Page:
b) To address these problems, the National Park Service has developed a winter use plan, which is based on scientific data and included thousands of public comments. The plan, and the final supplemental environmental impact statement (FSEIS), were released in February 2003 and will be implemented beginning in the winter of 2003 - 2004.
6. Individual who pushed for National Park status is F.V. Hayden
In 1871, eleven years after his failed first effort, F.V. Hayden was finally able to make another attempt to explore the region. With government sponsorship, Hayden returned to Yellowstone region with a second, larger expedition, the Hayden Geological Survey of 1871. He compiled a comprehensive report on Yellowstone, which included large-format photographs by William Henry Jackson, as well as paintings by Thomas Moran. His report helped to convince the U.S. Congress to withdraw this region from public auction; on March 1, 1872, President Ulysses S. Grant signed The Act of Dedication law that created Yellowstone National Park.Source(s): http://en.wikipedia.org/wiki/Yellowstone_National_... http://www.yellowstone-online.com/paper.html http://www.nps.gov/yell/naturescience/fisheries_is... http://hotels.national-park.com/issues.htm
- SarahLv 44 years ago
I just got back from there last month. Some must sees are (obviously Old Faithful, but it wasn't my favorite geyser) Yellowstone Inn., Yellowstone lake (hard to miss), and ALL of the falls (the falls are just amazing!), Mammoth Springs (when I was there, there wasn't any water flowing through them so they weren't as cool as the pictures), actually the whole Mammoth area at the North end of the park is cool, the Grand Prismatic Pool, and the West Thumb Geyser. My favorite geysers were the Beehive Geyser, and another one that started with an "a" (it was called anenomie, or something close to it) Most likely the three most common animals you will see are Bear, Bison, and Elk (And next month the Elk will have their antlers mostly grown out, and starting to get rid of their velvet) I never saw a Wolf, or Moose. Saw a few Coyotes, but only 3. I only saw 2 Bears but it still had about 8 feet of snow in some parts of the park. Also, don't be rude like other people are, and stop in the middle of the road to take pictures of animals (unless it's a Wolf or something you might not see a lot.) Definitely DO NOT stop for Bison, unless you're at a pull out or something. Because you'll see hundreds. (I saw AT LEAST 200 Bison, and AT LEAST 100 Elk, but only about 17 Elk were Bull Elk [the kind that have antlers]) I highly recommend going through the town of West Yellowstone. That's a nice little town. I went in an Old Fashioned Candy shop that also made fudge, and... OH MY GOD! I don't like fudge but I liked theirs. (even if it might have been made with a mix) It has a lot of T-Shirt shops too. And over by the Yellowstone Inn. by the Old Faithful there is a fast food restaurant that I liked. I think it was called The Geyser Grill, it was really good. I recommend the Chili Fries, unless you don't like Chili.... or Fries, lol. And if you want to get Cell Phone reception drive along the lake and they are a few pullouts that have a few bars (I have AT&T) Anyway, I hoped this helped, it's really a nice place, but I don't like their road signs, it's easy to miss some roads. They also have cool stores (By the way every store is the same, lol. Just with different layouts maybe.)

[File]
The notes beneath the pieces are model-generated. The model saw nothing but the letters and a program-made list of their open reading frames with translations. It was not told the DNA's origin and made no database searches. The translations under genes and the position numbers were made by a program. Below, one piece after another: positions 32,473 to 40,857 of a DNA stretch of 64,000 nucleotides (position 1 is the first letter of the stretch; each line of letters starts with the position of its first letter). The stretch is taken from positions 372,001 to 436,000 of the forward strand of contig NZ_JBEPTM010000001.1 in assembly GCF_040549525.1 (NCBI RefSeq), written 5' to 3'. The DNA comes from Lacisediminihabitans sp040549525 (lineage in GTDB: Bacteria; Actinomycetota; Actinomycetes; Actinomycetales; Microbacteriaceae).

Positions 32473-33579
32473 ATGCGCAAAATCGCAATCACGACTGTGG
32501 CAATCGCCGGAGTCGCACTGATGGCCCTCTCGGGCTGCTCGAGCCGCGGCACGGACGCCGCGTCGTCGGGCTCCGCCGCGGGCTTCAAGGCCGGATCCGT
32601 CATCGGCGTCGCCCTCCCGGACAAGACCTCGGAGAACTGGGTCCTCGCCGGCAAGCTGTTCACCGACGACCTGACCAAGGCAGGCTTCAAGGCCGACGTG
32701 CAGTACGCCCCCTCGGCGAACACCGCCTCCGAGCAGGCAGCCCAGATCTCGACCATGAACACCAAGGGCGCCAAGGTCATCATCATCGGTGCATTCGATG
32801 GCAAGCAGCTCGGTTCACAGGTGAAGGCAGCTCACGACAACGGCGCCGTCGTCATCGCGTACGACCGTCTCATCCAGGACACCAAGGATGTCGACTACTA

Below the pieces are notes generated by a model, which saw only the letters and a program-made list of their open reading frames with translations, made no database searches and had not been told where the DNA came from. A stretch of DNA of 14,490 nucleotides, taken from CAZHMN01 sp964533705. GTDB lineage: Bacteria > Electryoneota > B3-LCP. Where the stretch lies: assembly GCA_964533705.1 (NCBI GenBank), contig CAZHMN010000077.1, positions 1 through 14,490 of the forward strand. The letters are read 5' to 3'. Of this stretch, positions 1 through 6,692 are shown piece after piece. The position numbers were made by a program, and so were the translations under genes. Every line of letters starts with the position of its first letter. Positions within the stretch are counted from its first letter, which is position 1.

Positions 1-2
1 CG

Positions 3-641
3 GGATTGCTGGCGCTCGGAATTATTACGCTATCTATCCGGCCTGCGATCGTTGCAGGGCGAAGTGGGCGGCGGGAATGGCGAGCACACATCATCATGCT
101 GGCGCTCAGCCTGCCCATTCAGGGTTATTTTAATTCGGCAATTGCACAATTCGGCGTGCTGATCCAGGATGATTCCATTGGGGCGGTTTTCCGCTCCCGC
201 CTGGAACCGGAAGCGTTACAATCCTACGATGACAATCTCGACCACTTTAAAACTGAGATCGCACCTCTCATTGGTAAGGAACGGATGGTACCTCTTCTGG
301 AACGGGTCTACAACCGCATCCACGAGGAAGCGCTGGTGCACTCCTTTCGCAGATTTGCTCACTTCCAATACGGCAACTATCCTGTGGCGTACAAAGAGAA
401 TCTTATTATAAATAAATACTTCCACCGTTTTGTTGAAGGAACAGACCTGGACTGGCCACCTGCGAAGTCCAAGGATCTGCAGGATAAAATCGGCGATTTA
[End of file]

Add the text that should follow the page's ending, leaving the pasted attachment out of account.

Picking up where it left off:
- MomSezNoLv 71 decade ago
Sounds like a homework question....
Go to the National Park Service website [or, just search "Yellowstone"] for lots of info.